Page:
Anticipating security needs for a Bears stadium in Arlington Heights, village police and fire brass visit stadium venues in LA, Vegas and Dallas to observe first responders newstrendslive

In anticipation of a possible Chicago Bears football team move to Arlington Heights, police and fire department officials there have taken a series of trips to major sports stadiums in Los Angeles, Las Vegas and Dallas looking to learn how those cities’ emergency responders handle and respond to incidents, Chicago Tribune/Pioneer Press learned.

Eight senior police and fire officials made a total of four trips to observe emergency response teams at other stadiums, the police and fire leaders told Pioneer Press. They traveled in October, November and December, officials confirmed.

They observed security at a mixed-use entertainment district and operations before and after football games and concerts and shadowed other emergency response personnel as those workers made decisions about how to handle everything from a slip-and-fall incident, to an arrest, to wholesale cancellation of a concert.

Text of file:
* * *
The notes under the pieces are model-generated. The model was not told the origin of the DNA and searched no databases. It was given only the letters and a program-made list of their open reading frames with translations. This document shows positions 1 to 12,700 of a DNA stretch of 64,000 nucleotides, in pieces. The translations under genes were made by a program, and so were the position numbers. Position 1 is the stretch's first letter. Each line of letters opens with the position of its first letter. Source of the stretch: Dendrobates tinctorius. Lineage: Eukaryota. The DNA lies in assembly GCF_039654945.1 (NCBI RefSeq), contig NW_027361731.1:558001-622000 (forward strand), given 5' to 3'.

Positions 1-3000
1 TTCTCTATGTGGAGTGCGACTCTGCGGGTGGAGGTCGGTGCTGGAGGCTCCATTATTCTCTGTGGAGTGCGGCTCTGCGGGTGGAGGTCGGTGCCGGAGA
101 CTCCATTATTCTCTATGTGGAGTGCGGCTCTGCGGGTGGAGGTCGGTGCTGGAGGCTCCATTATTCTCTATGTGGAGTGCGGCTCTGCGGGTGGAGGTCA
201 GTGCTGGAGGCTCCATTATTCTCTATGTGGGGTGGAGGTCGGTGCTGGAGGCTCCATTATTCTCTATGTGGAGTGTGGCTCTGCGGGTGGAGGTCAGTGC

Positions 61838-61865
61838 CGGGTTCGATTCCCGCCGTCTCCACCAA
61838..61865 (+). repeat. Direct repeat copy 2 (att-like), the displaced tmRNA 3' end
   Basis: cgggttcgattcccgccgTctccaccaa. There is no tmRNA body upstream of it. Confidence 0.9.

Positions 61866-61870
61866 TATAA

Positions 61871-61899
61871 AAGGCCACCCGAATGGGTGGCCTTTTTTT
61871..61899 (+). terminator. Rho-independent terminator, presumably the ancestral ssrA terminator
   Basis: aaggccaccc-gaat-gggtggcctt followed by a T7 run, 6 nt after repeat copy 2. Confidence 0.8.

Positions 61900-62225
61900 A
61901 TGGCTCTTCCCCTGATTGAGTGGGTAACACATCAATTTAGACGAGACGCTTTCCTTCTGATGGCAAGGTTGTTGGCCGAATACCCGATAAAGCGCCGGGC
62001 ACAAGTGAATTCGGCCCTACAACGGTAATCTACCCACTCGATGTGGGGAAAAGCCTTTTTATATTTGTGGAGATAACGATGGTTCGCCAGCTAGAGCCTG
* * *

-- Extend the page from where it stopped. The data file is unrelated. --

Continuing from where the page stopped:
Both departments made trips to SoFi Stadium in Inglewood, California, where the Los Angeles Rams play. The police team also visited AT&T Stadium, in the Dallas suburb of Arlington Texas, where the Dallas Cowboys football team plays; T-Mobile Arena in Las Vegas, where the Golden Knights hockey team plays, and Allegiant Stadium, the Raiders football team’s home.

Each trip cost about $3,000 and lasted between two and four days, officials said. Police Chief Nicholas Pecora said the department used federal asset forfeiture money to pay for his department’s travel, while Fire Chief Lance Harris said the fire team funded its trip using money from the department’s Community Risk Reduction Fund.

The trips were all in preparation for a proposed development that could be a decade or longer away — if it comes at all.

In September 2021, the Bears signed a $197.2 million purchase agreement with now-closed Arlington International Racecourse owner Churchill Downs. The team hasn’t closed on the property, but Arlington Heights Police and Fire department leaders say they’re doing their own due diligence, just as the Bears are doing theirs.

“You can read a book, you can read a white paper, but we felt the best way to get a handle on this early on and see what we may have to do one day was to be there and observe firsthand how these professionals do their job,” Pecora said.

The Bears organization has proposed a $5 billion development for the 326-acre property, featuring a stadium and mixed-use commercial, residential and entertainment district.

Pecora said a project of such a scale prompted him and and his staff to look to other municipalities to see how their first responders handle mass entertainment events.

“Our way of policing is going to change when you essentially double the population of the Arlington Heights community on a Sunday morning,” Pecora said. Most NFL games are played on Sunday.